TEC: Chapter 10 and Chapter 11: Switcheroo
Oh, Bob Phillips, why do you play me this way? Here I was all set to see each chapter in Europa matched in the same chapter in Ararat, as proof of the paint-by-number nature of these books, and now you go and switch things up on me!
See, Chapter 10 in Ararat is another ark lecture, and Chapter 11 catches us up with Talon. It’s the reverse in Europa.
And Europa’s Chapter 10 is utterly useless, as Talon makes his way back to the Seven (they’ll stop at nothing!). There’s a bit of the typical Big Bad “we don’t tolerate failures!” posturing, but they actually kinda do tolerate failures, as they keep Talon on the job.
And what is this job, exactly? Well, it’s to eliminate Murphy. (They refer to Talon’s failure to kill Murphy in the avalanche a “mistake.”)
But why the hell is Murphy so impossible to kill? They could literally just shoot him any day of the week, coming out of his house.
But this isn’t even the hot issue, as far as the Seven are concerned. Instead, they now want Talon’s top priority to be the murder of the senile old man from the newspaper article, who talked about the End Times. Because that’s the best possible use of the world’s greatest assassin.
Meanwhile, the World’s Greatest Impossible to Kill Professor is keeping himself safe from master assassins by giving another open lecture (Stephanie is in attendance again, though without her cameraman this time) at his small-town college. Surely Talon could never invade such a stronghold as this!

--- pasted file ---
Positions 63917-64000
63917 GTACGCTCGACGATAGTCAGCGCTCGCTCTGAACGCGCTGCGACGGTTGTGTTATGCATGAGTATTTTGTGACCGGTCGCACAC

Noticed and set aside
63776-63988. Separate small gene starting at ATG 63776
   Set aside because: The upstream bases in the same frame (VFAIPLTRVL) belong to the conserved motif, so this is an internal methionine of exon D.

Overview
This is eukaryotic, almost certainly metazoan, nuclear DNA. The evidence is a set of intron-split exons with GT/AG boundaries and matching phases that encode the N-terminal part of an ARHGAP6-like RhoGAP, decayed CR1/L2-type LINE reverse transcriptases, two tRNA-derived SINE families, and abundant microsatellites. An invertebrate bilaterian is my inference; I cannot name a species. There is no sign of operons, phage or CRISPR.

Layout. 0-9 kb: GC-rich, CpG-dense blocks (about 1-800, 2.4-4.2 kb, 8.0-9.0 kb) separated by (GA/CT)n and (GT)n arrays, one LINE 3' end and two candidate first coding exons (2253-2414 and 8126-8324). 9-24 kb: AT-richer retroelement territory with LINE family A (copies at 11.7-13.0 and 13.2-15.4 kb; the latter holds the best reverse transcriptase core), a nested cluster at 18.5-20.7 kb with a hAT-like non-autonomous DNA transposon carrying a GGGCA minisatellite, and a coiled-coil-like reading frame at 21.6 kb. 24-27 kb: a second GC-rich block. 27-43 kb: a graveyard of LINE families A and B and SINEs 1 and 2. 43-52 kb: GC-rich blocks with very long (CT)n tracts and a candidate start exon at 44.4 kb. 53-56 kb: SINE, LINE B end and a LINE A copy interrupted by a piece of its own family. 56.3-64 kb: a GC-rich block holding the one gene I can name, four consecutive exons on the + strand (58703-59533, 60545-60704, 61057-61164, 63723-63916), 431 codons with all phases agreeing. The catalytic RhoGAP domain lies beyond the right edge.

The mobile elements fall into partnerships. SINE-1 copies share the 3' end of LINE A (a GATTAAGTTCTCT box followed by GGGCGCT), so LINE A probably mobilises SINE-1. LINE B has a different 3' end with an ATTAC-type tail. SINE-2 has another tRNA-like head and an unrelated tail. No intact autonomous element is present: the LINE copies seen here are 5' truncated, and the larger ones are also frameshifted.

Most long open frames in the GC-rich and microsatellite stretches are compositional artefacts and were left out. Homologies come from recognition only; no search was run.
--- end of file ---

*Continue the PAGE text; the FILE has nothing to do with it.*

Murphy actually has some facts to relay about ancient Babylon this time, about how awesome their math and stuff was. He also snidely mentions their divination practices, “superstition” which is totally different from using ancient religious texts to figure out when the world will end.
But Murphy can’t even let it go at that. He talks about God’s warnings, like when he warned Noah about the flood and “warned” Belshazzar about a judgment of God by making his grandfather go insane (???).
“Isn’t it strange that we do the same thing today? God gives us warnings. He pleads with us and confronts us. You may ask, ‘How does He do this?’ He does this through the still small voice of our conscience. Our conscience tells us what is right and what is wrong.”
Wow. Yanno, take out the God-does-our-conscience part, and this is basically atheist morality. We all have a conscience (well, okay, most humans do) and it tells us what is right and wrong. The only difference is that I don’t think, as Murphy does, that God uses our brains as a sort of antenna. Murphy is skirting dangerously close to the idea that atheists can be moral persons—careful there, bud!
Is this man at all capable of giving a lecture on archaeology without it turning into a sermon? Because it hasn’t happened once yet!